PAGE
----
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Title: 50 Walks in London
Author: Deborah King
Copyright: © 2002
Publisher: AA Publishing
Relevance: 50 Walks in London is an ideal book for reporters trying to learn the geography, history and culture of the greater London area. It is useful for correspondents working on stories in the London area and those new to the region looking to orient themselves to one of the world's most populous regions.
Review: As you might guess, the book outlines 50 walks in and around the London area and categorized each by distance (all walks are between two and ten miles with the average being between three and four), what you'll have to ascend or climb -- if anything, and the overall level of difficulty of the walk (from one to three).
The type of route you'll take on each walk such as foot paths, field edges, bridle paths, gravel, tarmac, or paved sidewalks (in the case of downtown London), is also clearly marked for each walk. Nicely, the landscape around which each walk is based is also categorized so that walkers may choose a particular walk based on their moods or architectural fancy.
Although most walks are illustrated with hand-drawn maps, the book also annotates each walk entry with the appropriate "real" map reference. For example, the suggested map for the "Guts and Garters in the Ripper's East End" walk is the AA Street by Street London, while the suggested map for the "Along the Thames to the Gardens at Kew" is the Aqua3 OS Explorer 161 London South Map.
Also described is a small bit of history to accompany each walk, including where historic areas might be, memorable areas, notable plaques and other points of interest. Although these are more than adequate for the book, serious history buffs will be disappointed in the paucity of juicy and detailed stories that can make history come alive.
Each walk is also annotated with the level of dog friendliness (for example, downtown city walks are a lot less dog-friendly than a romp in the country -- and the 50 Walks in London make note of this fact). Nicely, each map notes any public toilets on the route for people who feel the call of nature.
We especially liked the "Where to Eat and Drink" and "While You're There" sections that bring the walk to life, and provide a way to rest and refresh oneself (not to mention soak up a bit more of the local culture) before continuing one's sojourn.
Although the book is titled 50 Walks in London, it clearly has an emphasis on the surrounding greenbelt of Britain's major city. Each walk is themed with good background reading and each contains specific directions ensuring walkers do not get lost. Tube stops (where available) are also clearly marked, making many of these walks accessible to those who haven't quite figured out how to drive on the "wrong" side of the road.
We very much liked the idea behind 50 Walks in London, but there are many places within Central London that are not covered in the book. One of our reviewers commented that the overall emphasis of the book seems to be away from the Cities of London and Westminster (mostly what tourists think of when they think of "London"), and towards the many parks and walking spaces outside the city proper. Although this makes sense from a target marketing point of view -- the book is published by the (British) Automobile Association and is mostly aimed at a British audience -- it clearly could be supplemented by another book entitled "50 Walks in Downtown London".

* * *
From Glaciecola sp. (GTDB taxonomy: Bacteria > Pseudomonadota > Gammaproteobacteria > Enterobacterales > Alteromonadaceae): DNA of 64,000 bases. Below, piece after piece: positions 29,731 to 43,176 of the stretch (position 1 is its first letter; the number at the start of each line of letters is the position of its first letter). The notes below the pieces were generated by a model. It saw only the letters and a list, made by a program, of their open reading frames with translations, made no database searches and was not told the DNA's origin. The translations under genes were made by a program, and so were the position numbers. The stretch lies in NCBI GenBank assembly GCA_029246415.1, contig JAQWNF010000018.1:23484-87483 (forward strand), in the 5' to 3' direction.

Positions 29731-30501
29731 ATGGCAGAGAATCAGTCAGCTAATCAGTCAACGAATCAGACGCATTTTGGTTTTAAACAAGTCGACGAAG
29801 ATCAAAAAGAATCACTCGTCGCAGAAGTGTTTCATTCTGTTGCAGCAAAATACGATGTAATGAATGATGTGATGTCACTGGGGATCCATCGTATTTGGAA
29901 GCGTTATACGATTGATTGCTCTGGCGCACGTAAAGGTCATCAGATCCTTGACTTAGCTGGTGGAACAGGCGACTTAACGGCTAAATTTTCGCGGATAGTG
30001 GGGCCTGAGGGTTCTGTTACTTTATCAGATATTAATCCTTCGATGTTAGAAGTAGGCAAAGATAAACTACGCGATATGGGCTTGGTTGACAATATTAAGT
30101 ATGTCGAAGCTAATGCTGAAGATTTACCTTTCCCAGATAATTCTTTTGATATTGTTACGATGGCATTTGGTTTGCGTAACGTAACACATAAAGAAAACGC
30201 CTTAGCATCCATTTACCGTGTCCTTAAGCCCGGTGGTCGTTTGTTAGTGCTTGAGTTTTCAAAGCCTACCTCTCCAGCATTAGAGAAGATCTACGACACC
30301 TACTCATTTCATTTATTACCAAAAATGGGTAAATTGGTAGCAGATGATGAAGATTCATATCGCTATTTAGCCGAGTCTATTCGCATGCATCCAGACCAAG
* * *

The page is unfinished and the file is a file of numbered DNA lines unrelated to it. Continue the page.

We also wondered how walk numbers were assigned. Walk #1 "Daylight Saving in Chislehurst" starts us off near Bromley (very south of the Thames) while Walk #2, "Wansted and its Royal Connections", takes us north of the Thames halfway between Enfield and Romford. Walk #3 takes closer to the "real" (i.e., inner) London with a walking tour titled "Three Mills and the Canals" concentrating on the east London areas of Hackney Wick, Mile End, and Bow.
Size-wise, 50 Walks in Downtown London does fits it a pocket -- but it better be the back pocket of your jeans. At 4-3/4" wide and 8-1/2" tall, the book it just small enough to take with you on your tour. Like most guidebooks, it would benefit from a spiral binding to enable folding the book back on itself. But like most guidebooks, it is perfect bound to suit bookstores that require books to be "spined" on bookshelves, rather than "faced".
We were very impressed with 50 Walks in London and recommend it to any reporter, correspondent or writer who has a thirst for exploring in and around the London area. Although we were disappointed that not all the walks have maps and some of the maps could be better illustrated, we were very impressed overall with the tone, amount of detail and accuracy of the book.
We could see future editions being split into 50 Walks of Downtown London and 50 Walks in London's Greenbelt, but as it is, the existing book straddles these two options well. We were surprised at how few Tube stops certain walks were patterned around, but this illustrates our point that many of these walks are clearly outside of what most tourists call London.
End of Review
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